Endurance instantly brings to mind visions of long-distance running.  It requires strength, longevity and mental toughness.  In a race, endurance is a winning characteristic when durability and consistency are most valued.  Similarly, in an organization, endurance is a critical attribute involving steady and unwavering progress.  An explosive sprint, just like corporate hyper-growth, devalues endurance.  However, endurance succeeds when the objective demands a long-term perspective and ongoing high performance.

Whether describing a foot race or the rat race, endurance results from proper conditioning and preparation.  Longevity is not an accident. It requires focus and concentration.  Too often races emphasize speed.  But, superior performance is not limited to short increments.  The 100 meter dash world record holder is often called the fastest man in the world.  Business accolades are routinely awarded to the fastest growing enterprise in a given year.  However marathon runners earn medals, also.  Steady, sustained profitability wins corporations favor with bankers and stock analysts.  The reward for that prize is often more capital!  Endurance may not benefit from flashy headlines or gaudy titles.  But make no mistake, winners who emphasize endurance and resultant long-term excellence also receive their rewards.

Culturally, Americans are enamored with immediate gratification. The corporate landscape is littered with high-flying stars who delivered dazzling results only to crash in an equally spectacular fashion.  Careers flourish when professionals consistently earn victories that reflect long-term value.  Furthermore, organizations can withstand crash and burn executives as long as the organization reclaims an emphasis on continued wealth creation.  Long-term, high performance is the essential, enduring characteristic of winners.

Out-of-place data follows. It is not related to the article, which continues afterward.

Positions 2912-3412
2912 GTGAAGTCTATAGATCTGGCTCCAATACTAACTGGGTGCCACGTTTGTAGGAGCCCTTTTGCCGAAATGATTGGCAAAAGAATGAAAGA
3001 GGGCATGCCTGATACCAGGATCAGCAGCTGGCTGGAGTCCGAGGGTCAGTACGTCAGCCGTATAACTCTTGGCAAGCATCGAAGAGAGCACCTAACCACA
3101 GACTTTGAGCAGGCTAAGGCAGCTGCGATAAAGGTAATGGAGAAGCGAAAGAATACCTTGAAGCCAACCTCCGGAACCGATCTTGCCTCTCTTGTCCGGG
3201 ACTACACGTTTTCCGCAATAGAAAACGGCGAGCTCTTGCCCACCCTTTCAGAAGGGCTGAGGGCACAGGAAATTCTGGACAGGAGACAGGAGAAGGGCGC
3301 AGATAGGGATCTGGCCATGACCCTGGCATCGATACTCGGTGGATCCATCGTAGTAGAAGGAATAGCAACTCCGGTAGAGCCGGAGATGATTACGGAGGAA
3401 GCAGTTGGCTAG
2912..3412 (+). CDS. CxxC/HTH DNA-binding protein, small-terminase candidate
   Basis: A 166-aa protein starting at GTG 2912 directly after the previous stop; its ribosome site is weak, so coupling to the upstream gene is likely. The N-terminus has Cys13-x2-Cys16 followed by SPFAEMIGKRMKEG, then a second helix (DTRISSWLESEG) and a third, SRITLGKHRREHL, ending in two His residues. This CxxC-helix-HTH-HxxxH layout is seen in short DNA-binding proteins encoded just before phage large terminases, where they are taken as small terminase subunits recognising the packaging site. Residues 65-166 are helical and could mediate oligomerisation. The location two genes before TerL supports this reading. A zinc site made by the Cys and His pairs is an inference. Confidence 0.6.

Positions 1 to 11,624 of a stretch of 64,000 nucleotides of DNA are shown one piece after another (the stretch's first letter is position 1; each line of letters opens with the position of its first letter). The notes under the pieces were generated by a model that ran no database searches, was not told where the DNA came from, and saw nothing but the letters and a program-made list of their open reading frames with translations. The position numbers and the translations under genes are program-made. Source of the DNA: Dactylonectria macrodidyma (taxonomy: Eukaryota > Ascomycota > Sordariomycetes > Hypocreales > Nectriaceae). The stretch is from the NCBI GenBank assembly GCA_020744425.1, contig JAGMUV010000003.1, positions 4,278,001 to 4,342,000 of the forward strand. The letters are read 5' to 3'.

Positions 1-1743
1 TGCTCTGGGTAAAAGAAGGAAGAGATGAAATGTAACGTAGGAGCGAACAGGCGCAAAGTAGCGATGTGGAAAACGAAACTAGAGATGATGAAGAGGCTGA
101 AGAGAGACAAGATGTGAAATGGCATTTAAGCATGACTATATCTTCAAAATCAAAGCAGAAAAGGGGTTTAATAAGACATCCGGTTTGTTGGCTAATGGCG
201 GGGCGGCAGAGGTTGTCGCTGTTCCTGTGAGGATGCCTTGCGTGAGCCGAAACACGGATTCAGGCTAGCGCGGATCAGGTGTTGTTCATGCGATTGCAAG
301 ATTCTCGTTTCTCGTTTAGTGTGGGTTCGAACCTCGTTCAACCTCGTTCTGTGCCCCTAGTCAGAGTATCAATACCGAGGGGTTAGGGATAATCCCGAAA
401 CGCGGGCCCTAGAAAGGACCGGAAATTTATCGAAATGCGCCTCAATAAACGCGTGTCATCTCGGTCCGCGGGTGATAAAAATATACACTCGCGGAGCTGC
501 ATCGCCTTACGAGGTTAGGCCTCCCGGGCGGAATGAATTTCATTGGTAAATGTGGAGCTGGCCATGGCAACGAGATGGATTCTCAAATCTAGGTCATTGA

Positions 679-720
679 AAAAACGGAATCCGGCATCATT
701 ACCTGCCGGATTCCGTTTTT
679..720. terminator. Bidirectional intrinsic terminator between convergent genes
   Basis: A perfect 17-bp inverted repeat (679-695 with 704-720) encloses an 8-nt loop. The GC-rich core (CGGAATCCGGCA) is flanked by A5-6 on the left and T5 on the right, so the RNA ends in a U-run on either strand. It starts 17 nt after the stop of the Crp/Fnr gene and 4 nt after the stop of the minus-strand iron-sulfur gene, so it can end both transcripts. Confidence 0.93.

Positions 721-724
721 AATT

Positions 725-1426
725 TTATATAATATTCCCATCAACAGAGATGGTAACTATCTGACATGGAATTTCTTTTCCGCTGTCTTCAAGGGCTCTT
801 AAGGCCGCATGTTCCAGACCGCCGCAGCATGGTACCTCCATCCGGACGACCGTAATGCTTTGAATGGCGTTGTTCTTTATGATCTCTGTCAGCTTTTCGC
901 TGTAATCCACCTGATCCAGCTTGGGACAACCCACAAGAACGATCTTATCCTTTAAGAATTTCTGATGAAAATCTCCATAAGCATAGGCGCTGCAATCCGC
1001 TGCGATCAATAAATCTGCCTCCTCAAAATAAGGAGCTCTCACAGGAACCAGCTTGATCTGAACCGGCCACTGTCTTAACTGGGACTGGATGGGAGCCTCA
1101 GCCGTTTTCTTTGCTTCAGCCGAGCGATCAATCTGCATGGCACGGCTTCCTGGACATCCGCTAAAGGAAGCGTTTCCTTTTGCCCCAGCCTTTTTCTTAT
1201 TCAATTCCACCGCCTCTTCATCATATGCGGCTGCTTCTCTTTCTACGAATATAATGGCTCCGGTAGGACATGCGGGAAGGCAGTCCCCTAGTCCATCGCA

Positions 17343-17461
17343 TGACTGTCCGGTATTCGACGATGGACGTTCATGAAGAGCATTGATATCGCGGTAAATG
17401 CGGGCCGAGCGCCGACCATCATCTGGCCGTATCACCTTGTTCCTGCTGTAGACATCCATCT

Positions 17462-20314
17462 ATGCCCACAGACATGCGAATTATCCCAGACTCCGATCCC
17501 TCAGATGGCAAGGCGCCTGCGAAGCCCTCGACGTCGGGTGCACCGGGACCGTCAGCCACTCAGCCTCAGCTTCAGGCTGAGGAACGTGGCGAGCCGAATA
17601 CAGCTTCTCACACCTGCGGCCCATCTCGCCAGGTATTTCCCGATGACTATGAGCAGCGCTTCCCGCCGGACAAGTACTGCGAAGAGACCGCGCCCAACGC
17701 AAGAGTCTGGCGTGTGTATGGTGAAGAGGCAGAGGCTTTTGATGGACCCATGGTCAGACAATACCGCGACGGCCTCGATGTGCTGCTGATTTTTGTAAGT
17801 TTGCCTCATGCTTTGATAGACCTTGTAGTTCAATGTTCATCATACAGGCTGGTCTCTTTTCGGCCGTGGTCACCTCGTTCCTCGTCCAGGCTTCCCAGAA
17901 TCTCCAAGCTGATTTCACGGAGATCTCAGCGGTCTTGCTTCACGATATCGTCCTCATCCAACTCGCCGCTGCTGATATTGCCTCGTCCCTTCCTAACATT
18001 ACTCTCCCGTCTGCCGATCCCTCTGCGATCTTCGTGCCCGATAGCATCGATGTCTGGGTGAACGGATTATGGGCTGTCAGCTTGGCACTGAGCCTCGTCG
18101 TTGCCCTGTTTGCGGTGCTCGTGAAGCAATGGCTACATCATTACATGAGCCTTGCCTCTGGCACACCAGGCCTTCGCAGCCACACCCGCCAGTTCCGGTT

Interestingly, children’s early lessons regarding endurance is the fable of the tortoise and the hare.  The story features a consistent and focused tortoise defeating an arrogant and undisciplined hare in a race.  The moral is slow and steady wins the race.  In today’s environment a better story is the proverb of the gazelle and the lion .  “Every morning in Africa a gazelle wakes up. It knows it must run faster than the fastest lion or it will be killed. Every morning a lion wakes up. It knows it must outrun the slowest gazelle or it will starve to death. It doesn’t matter whether you are a lion or a gazelle – when the sun comes up, you’d better be running.” 

In this scenario endurance does not lead to simply surviving the day; that is the short-term.  Endurance represents the preparation, mental toughness and consistency to perform to the best of your natural ability every day as a matter of survival.

-The Voice



Filed under Performance Improvement

6 responses to “Endurance

  1. Pingback: Passion « A Word From The Voice Blog

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